The lobby, 3 Sis, Chiang Mai

The lobby, the 3 Sis, Chiang Mai

Lobby , the 3 Sis, Chiang Mai.

Lobby , the 3 Sis, Chiang Mai.

On Sundays, the famous walking market begins outside the front door of the 3 Sis. This popular market sees the main streets ‘pedestrianised’ after 4pm, as thousands of stall holders set up their stalls for the highlight of the week. There is music, street food, wandering blind singers, tourist nick nacks, herbal medicine, deep-fried crickets and other bugs, sweets and all sorts of wonders, from North Thailand to Laos, for sale. It is popular with the locals as well as tourists. After the long slow stroll, worn out and over stimulated, it is so nice to come back to a gentle lobby and familiar faces.

Beautiful sister no 3, World travelller and ex Melbourne resident.

Beautiful sister no 3, World traveller and ex Melbourne resident.

The fine print:

Rates start from 1650 Baht per night ( AU$63), depending on season and room size.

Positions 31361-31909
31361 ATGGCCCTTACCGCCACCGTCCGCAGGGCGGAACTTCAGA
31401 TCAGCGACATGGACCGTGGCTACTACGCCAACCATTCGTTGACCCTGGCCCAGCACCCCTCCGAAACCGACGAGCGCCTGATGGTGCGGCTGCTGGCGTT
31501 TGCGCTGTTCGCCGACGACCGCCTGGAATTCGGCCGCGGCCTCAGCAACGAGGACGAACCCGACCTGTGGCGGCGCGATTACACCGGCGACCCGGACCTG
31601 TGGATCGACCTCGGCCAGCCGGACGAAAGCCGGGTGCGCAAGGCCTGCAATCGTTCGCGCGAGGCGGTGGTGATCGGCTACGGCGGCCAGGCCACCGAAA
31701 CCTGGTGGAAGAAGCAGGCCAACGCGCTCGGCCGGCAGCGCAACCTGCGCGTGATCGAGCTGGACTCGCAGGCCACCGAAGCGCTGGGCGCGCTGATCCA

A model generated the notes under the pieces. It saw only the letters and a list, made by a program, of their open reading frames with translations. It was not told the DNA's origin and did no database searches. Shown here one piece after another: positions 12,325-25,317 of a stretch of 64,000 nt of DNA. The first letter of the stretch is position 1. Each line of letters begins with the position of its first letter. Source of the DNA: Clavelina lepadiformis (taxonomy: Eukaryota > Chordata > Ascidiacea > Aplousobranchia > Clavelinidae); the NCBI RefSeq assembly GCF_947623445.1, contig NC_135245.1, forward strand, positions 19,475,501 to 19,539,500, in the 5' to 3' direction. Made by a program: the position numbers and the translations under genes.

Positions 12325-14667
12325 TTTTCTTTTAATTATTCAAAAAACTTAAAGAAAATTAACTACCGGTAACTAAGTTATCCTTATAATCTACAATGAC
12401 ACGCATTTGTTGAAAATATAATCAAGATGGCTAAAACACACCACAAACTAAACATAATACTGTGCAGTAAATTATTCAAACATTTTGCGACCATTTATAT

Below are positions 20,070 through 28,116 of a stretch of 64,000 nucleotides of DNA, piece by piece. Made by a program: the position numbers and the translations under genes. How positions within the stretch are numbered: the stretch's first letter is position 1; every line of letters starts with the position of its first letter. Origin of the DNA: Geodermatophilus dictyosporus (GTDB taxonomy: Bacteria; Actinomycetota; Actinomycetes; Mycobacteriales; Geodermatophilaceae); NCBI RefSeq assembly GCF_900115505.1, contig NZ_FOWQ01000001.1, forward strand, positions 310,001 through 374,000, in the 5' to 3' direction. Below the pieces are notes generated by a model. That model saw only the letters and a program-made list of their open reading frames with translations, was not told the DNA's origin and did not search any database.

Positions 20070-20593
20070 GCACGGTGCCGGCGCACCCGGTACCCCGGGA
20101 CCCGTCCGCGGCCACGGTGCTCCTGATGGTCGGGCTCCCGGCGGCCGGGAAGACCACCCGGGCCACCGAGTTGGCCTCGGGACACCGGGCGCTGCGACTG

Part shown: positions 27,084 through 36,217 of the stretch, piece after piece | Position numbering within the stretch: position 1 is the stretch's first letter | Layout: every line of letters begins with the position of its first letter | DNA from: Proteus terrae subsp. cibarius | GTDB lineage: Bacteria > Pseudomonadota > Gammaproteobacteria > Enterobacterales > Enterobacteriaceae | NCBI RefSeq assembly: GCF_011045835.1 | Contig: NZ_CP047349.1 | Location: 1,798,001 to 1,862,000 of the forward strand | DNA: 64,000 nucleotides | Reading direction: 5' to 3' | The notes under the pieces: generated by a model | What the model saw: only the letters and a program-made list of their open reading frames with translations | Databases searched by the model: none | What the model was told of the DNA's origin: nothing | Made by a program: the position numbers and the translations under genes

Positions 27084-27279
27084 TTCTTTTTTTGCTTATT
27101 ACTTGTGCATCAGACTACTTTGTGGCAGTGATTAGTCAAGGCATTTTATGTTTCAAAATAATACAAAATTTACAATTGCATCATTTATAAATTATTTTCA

the lobby at the 3 Sis, Chiang Mai.

The inviting lobby at the 3 Sis, Chiang Mai, Thailand.

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Today Was a Good Day

Today was a very good day, but then, every day is special in my favourite Asian city. We’re in Chiang Mai again, and each time I visit, my heart grows fonder. Like an old lover, Chiang Mai unfolds slowly and deserves many visits.  It’s no wonder that so many expats call this town home.

First stop, the Writers Club for a wine.

First stop, the Writers Club for a wine or beer, or just because it’s a bit French and it’s always there.

Today we ate at a remarkable Thai vegetarian restaurant, and since we have discovered the word Jeh, along with the little yellow and red flag displaying this symbol, เจ, we then found some more. 

View from the writers club, Chiang Mai, a town with hidden sophistication.

View from the writers club, Chiang Mai, a town with hidden sophistication.

Thai Vegetarian and Vegan food is not at all boring and holy. You won’t miss onions, meat or eggs when you taste these treats. Deep fried shitake mushroom sate with peanut sauce, minced tofu larb studded with dried chilli and basil leaf, a refreshing drink of crushed lemongrass on ice, and so much more. I wanted to order everything from the menu at Pun Pun Slow Food Vegetarian Restaurant. Visit and be delighted by this wonderful temple cafe. Cost, around AU$10 for two.